has a unique zero average solution , real analytic on for any . Moreover, we have the estimate
(30) 
where only depends on and the dimension of the torus .
Remark 4.5.
It is important for our purposes to have estimates independent of the dimension of the manifold since in a followup paper [FdlLS08] we apply the procedure of this paper in an infinitedimensional context.
The independence of the estimates on the number of dimensions comes from the fact that we consider the supremum norm and the equation is solved componentwise.
4.1. Geometric considerations
Isotropic character of the torus
We start by recalling the definition of isotropy.
Definition 4.6.
Let be a symplectic manifold. A submanifold of is isotropic if , where is the orthogonal space of with respect to the form .
We formulate in our framework the wellknown fact that a torus supporting an irrational rotation is isotropic. The manifold is isotropic if the pullback vanishes for all . In other words, noting
for all , the isotropic character is equivalent to
for all . We first deal with the case of an exact solution of (6) (see Lemma 4.7). The approximate case is the purpose of Lemma 4.8. We note that the fact that exactly invariant tori are isotropic manifolds remains true for all irrational rotations and is well known [Zeh76]. The fact that approximately invariant tori carrying an irrational rotation are approximately isotropic seems to require that the rotation is Diophantine, see [dlLGJV05]. For the sake of completeness, we present the simple proofs of both results.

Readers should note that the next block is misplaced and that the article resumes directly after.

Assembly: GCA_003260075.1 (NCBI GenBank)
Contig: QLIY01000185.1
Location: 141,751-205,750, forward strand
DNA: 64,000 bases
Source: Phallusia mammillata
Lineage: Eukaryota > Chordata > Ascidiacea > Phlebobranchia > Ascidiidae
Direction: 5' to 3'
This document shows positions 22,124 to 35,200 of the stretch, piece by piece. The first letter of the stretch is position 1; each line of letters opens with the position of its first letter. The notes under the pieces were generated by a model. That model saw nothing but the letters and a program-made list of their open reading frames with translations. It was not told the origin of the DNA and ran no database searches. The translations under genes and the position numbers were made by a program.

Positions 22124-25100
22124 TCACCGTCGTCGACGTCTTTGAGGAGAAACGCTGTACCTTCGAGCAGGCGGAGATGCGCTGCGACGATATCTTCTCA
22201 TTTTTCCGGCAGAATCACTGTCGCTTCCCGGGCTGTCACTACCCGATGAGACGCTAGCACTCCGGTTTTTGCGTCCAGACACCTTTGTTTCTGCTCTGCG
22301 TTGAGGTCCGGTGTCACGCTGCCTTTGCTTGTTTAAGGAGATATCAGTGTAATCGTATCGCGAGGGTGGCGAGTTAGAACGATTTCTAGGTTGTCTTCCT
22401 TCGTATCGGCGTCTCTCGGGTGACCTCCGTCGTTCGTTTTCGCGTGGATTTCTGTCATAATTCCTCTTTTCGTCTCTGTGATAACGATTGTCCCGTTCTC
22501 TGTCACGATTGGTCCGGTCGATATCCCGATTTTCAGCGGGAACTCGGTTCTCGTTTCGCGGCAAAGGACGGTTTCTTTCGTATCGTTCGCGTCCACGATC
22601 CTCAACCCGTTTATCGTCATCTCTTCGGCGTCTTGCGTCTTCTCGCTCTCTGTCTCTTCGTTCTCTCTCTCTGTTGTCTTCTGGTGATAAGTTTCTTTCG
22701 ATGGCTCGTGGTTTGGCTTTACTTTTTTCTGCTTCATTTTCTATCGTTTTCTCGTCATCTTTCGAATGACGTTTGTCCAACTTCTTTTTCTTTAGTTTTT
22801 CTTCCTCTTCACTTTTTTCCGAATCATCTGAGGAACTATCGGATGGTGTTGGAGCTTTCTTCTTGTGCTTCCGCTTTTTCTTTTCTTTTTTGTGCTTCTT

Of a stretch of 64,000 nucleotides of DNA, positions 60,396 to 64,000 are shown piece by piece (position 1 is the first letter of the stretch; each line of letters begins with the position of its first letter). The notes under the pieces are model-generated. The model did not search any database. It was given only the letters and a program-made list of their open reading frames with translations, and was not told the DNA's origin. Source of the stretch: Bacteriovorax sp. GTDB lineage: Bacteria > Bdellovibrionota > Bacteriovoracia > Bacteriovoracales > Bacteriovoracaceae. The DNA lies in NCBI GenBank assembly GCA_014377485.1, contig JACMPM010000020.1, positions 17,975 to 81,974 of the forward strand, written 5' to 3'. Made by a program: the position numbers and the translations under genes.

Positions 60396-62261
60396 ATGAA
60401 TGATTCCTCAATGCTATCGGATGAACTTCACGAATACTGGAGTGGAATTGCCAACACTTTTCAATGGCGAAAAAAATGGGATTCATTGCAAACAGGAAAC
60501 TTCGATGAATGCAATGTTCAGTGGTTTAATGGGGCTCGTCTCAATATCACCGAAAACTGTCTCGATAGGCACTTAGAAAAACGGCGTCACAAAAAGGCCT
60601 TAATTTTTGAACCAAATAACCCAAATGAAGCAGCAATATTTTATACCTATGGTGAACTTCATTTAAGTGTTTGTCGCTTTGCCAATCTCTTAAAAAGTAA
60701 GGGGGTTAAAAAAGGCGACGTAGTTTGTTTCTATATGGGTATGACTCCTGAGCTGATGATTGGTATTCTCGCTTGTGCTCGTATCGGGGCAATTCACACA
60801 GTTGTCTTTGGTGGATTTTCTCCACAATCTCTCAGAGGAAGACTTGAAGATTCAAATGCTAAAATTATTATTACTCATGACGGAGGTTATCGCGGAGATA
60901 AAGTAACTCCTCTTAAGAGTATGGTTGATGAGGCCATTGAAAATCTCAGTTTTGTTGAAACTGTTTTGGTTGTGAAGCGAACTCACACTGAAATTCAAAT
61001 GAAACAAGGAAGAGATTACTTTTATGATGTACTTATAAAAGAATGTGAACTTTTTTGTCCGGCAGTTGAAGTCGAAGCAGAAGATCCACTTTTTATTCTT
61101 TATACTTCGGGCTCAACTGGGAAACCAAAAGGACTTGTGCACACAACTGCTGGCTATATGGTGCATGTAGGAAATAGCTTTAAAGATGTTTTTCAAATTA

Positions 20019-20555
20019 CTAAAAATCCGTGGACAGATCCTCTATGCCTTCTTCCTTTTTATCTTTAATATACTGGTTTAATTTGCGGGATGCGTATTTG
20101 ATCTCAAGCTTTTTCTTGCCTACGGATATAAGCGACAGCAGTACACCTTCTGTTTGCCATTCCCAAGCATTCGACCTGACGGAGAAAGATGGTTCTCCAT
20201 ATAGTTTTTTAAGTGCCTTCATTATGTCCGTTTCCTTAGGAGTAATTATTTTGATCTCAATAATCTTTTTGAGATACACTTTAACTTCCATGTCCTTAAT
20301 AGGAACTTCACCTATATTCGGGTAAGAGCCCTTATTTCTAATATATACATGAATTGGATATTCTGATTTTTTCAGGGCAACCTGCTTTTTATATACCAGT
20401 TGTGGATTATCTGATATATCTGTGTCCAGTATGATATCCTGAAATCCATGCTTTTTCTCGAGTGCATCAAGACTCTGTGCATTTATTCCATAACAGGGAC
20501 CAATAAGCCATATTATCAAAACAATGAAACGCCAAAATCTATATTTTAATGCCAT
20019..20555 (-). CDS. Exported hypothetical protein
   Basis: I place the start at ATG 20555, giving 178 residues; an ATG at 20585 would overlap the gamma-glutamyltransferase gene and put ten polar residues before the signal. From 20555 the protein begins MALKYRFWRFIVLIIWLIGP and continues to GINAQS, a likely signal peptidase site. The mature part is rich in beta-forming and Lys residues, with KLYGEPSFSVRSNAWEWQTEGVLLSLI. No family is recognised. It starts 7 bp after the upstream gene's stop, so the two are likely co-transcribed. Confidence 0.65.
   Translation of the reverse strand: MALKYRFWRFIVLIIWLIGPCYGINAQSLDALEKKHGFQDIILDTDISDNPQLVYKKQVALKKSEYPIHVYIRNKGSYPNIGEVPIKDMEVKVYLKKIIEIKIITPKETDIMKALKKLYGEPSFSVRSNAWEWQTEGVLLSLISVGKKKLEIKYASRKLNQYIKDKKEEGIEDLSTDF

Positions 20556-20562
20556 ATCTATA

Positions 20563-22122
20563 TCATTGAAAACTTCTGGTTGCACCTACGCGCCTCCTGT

Lemma 4.7.
Assume that is exact symplectic, satisfies (6) and is rationally independent. Then is identically zero.
Proof.
Since is symplectic we have
Consequently, this yields
Since is rationally independent, is ergodic and this implies that is constant and so is . Using that is exact symplectic, we have that and, the only constant form which is exact is zero.
Similarly, a computation shows that has the form for some matrix . Since the average on of is zero, we get the result. ∎
Lemma 4.8.
Assume that is an exact symplectic manifold, is analytic and symplectic. Let be real analytic on the complex strip for some and such that . Assume also that and denote
Then there exists a constant depending on , , , , such that for all we have
(31) 
Proof.
We want to estimate the norm of the matrix . Recalling , one gets
Performing the same computations as in [dlLGJV05], this leads to the following equation
where is a function on such that (here we just use Cauchy estimates)
We now make use of Proposition 4.4 to complete the proof. ∎
Recall that we are assuming that is an embedding. Hence the range of is dimensional.
Vanishing lemma
This section is devoted to an estimate which allows to control the extra parameter through the iterative step. We consider the functional equation
where is exact symplectic (see Definition 3.2) and .
Recall that and . Note that the term is very close to